RSS icon Home icon
  • 2008 Audi TT Roadster 2.0

    Posted on April 29th, 2008 ninarussin

    T-Tempest in a T-Teapot
    By Nina Russin

    2008 Audi TT Roadster

    2008 Audi TT Roadster

    Who says four cylinder cars have to be boring? The Audi TT roadster 2.0 is anything but. Its four cylinder direct injection engine produces 200 horsepower and 207 foot-pounds of torque. Turbocharging gives the car additional power without reducing fuel economy. Zero-to-sixty time is just over six seconds.

    Buyers can choose between a six-speed manual or six-speed automatic transmission. The automatic transmission on the test car can change gears in 0.2 seconds. If the driver chooses, he can shift manually using the shift lever or paddles on the back of the steering wheel.

     The two liter engine is one of two available blocks. A larger V6 rated at 250 horsepower has a 5.3 second zero-to-sixty time, and comes standard with Audi quattro all-wheel drive.

    The two-liter grade is front-wheel drive: it doesn’t have quattro’s sticking power on wet roads. But fuel economy is considerably better: 25 miles-per-gallon, as compared to 20 for the V6. Since both engines require premium fuel, the extra five gallons per mile can have a major impact on the driver’s wallet.

    Classic design, inside and out

    The second-generation TT roadster is longer, wider and taller than the original model, adding some much-needed interior space. The trunk is slightly larger as well, though still not big enough to hold more than a couple of duffle bags. Though its dimensions have changed, the new TT maintains the compact, classic proportions of the original car. Wide shoulders and 17-inch wheels give the roadster a muscular, cat-like posture.

    The grille incorporates Audi’s four-ring logo, flanked by a blacked-out grille and optional adaptive bi-xenon headlamps ($800). The headlamps, which light corners in the road as the driver is turning, make a tremendous difference in visibility on poorly lit roads.

    The standard cloth top is well insulated and remarkably soundproof. An optional power mechanism lowers the top in twelve seconds and folds it, flush with the body, in back.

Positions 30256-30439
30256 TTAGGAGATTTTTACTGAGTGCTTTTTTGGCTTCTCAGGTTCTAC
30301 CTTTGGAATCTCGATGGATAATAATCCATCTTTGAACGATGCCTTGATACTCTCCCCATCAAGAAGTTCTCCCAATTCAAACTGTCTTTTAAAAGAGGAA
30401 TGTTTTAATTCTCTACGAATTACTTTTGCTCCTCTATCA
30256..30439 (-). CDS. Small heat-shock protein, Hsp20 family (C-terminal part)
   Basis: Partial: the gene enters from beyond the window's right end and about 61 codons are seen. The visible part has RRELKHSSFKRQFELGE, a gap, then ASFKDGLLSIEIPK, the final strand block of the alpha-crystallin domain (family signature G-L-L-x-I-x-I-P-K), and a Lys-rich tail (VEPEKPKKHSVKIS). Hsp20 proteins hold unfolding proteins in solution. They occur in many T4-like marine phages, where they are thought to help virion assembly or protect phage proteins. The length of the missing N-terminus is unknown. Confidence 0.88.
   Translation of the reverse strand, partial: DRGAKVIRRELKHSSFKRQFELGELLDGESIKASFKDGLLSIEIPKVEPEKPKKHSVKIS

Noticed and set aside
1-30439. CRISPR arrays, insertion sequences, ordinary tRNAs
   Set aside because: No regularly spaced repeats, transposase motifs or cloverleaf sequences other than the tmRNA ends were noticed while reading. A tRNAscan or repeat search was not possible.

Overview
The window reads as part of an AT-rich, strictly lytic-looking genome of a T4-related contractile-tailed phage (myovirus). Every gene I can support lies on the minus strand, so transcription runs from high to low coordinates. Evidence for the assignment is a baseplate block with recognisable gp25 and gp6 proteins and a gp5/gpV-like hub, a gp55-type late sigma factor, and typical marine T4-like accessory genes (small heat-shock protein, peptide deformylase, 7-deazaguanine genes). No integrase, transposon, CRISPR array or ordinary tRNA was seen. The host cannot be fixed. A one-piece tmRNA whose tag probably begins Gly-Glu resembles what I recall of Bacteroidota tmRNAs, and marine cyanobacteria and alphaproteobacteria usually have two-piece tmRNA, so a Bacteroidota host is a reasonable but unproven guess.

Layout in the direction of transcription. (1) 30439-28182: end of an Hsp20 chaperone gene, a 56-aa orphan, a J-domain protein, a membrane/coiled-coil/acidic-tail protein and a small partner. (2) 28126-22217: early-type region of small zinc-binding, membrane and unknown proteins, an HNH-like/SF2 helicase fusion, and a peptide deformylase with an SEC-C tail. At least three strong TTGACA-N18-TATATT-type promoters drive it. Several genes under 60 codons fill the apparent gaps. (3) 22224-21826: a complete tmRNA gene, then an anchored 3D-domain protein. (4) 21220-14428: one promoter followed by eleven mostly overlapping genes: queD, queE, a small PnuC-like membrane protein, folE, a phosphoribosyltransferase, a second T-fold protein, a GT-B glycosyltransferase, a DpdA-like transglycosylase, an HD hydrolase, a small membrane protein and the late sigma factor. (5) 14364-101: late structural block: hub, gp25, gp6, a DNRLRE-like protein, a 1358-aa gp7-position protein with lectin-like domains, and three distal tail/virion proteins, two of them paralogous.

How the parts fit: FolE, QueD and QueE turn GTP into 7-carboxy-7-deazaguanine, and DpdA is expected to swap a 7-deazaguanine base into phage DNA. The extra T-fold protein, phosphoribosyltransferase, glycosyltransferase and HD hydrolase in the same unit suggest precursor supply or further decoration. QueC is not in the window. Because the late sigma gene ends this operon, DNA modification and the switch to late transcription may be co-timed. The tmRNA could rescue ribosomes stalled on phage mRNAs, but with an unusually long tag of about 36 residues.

The system, which operates at speeds up to twenty-five miles-per-hour, utilizes a single button on the center console. It is basically idiot-proof. A glass rear window that doesn’t yellow over time makes the top age-proof as well. An optional wind deflector moves air around the passengers for a more pleasant open air experience.

    The best car seats ever made

    The optional Rawlings leather seats are so exceptional, that it begs the question as to why the company continues to make baseball gloves. Unlike most car seats, the Rawling leather seems to get better with age. Water and dirt enhances its patina. The Rawlings trim is the only leather I don’t stain when I’m streaming with sweat after a long run.

    All grades come with Audi’s flat-bottomed steering wheel. In addition to making the driver more aware of steering movements, the flat-bottomed wheel can be positioned lower without impinging on legroom. Redundant audio and cruise controls allow the driver to change programming with a minimum of distraction.

    Interior storage space is minimal. Those who want more room on the inside should consider the TT coupe. There are a couple of smallish cupholders on the center console, and there’s a small bin for stashing CDs and the like. The doors have map pockets. There is also a lockable storage compartment between the seatbacks. The cigarette lighter doubles as the car’s only 12-volt outlet.